After discovering that suffering from a fever and chronic fatigue for the past two weeks was down to my medication left me feeling alarmed. So is it a case of the drugs don’t work – they just make you worse?
It is common for people with peripheral neuropathy to experience different degrees of pain. Hence it’s important to identify the type of pain medication that will work best for managing painful peripheral neuropathy symptoms, that also works with your body chemistry, and compliments other treatments.
Disclaimer: Please check with your doctor or practitioner before taking new medicines. Make sure you’re not allergic.
Differences between pain
Acute pain usually comes on suddenly and is caused by something specific. It is sharp in quality. Acute pain usually does not last longer than six months. It goes away when there is no longer an underlying cause for the pain.
Chronic pain is pain that is ongoing and usually lasts longer than six months. This type of pain can continue even after the injury or illness that caused it has healed or gone away. Pain signals remain active in the nervous system for weeks, months, or years. Some people suffer chronic pain even when there is no past injury or apparent body damage.
The following are the main types of medication that HNPP sufferers tend to use.
Amitriptyline is used for headaches and depression, as well as neuropathic pain. It reportedly provides pain relief in about 1 in 4 (25%) more people than does a placebo, and about 1 in 4 (25%) more people than placebo report having at least one adverse event, which may be troublesome, but probably not serious. The most common side effects, experienced by 5-15 per cent of people, include dizziness, drowsiness, dry mouth, nausea, sometimes insomnia and constipation. Apparently it is slow-acting so it can take around six to eight weeks to show any effect.
Otherwise known as Cymbalta, is commonly used to treat bladder problems, depression as well as neuropathic pain. According to a study for the Cochrane Database of Systematic Reviews, most people taking duloxetine however will have at least one side effect. These are mostly minor and the most common are feeling sick, being too awake or too sleepy, headache, dry mouth, constipation or dizziness. About one in six people stop duloxetine because of side effects. Serious problems caused by duloxetine are very rare though some HNPP sufferers have reported muscle spasms with this medication.
Branded under the name Lyrica is among the most commonly used to treat peripheral neuropathy and specifically HNPP. It can be used to treat epilepsy, headaches or anxiety. It is said to slow nerve impulses that may cause seizures and blocks nerve related pain. While most can take it with it no problems, some of the side effects include dizziness, extreme drowsiness, headache, dry mouth, peripheral oedema (accumulation of fluid causing swelling), weight gain, blurred vision, motor in coordination and ataxia (tremor or lack of muscle control) occurring in 1-10 per cent patients at lower doses.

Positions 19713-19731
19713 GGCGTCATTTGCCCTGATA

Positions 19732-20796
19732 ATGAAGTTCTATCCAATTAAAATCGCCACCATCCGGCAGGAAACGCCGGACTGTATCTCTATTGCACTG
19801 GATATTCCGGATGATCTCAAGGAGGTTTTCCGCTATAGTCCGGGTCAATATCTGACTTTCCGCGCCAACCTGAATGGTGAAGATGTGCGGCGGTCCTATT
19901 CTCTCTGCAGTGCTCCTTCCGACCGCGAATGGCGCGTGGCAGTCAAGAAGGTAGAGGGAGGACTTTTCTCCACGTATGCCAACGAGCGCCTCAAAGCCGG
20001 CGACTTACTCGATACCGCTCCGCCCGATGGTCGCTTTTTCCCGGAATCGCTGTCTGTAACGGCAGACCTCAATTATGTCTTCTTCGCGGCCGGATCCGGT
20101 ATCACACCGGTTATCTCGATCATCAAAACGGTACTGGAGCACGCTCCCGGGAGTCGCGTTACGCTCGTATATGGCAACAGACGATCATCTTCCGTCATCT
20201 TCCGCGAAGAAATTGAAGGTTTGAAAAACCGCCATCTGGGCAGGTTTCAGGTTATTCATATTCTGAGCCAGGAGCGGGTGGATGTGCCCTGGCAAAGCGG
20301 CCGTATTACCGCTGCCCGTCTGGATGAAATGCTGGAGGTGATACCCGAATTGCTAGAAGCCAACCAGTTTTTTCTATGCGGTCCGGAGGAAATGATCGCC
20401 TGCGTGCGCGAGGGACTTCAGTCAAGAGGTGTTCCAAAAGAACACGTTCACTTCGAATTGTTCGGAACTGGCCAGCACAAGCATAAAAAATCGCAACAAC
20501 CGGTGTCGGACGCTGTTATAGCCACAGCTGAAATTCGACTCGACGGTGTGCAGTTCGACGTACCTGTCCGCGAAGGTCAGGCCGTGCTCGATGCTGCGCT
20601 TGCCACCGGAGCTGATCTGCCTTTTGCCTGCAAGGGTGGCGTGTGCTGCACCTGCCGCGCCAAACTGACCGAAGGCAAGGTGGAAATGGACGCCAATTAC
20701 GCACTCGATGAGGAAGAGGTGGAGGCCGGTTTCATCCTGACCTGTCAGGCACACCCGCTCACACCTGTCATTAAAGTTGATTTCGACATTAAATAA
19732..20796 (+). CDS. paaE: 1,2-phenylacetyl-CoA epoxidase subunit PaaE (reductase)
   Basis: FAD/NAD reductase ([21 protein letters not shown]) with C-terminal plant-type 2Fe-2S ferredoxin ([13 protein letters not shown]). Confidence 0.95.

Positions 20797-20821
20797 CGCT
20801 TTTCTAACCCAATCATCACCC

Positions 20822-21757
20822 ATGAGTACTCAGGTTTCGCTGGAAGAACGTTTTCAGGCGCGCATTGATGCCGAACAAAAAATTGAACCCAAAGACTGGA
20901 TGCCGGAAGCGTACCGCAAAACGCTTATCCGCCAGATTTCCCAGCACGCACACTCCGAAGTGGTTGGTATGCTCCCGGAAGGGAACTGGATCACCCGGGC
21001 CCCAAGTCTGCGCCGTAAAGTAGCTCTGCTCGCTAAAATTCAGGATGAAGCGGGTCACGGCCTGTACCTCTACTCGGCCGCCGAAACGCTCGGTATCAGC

Commonly known by its brand name Neurontin, it falls into a class of drugs known as anti-convulsants – or drugs used to treat epileptic seizures as well as relieve nerve pain. Only 14 per cent of patients taking gabapentin for chronic neuropathic pain report meaningful relief, according to another report by the Cochrane Database of Systematic Reviews. In a recent study by an independent organisation looking at the effectiveness of gabapentin and other drugs for treatment of nerve pain, as few as one in ten patients experienced a reduction in pain.
Two of the most common side effects of gabapentin are fatigue and weight gain. Many report excessive sleepiness and difficulty functioning while taking gabapentin. Significant weight gain has also been reported among some taking the drug – although the risk is generally low.
A study by the University of Miami Department of Neurology found that weight gain is more common among high dose users. In their study of 28 patients taking over 3000 mg/day, 10 patients experienced weight gain of 10 per cent of their baseline weight. That being said, some HNPP’ers have found relief from it, so it’s important not to knock anything until you try it.
When dealing with pain, it is worth giving whatever you can a chance and working with your doctor to try different approaches so that you find the particular approach that is right for you, which brings you the benefits of pain relief, allows you to do more, and gives you the quality of life that you want.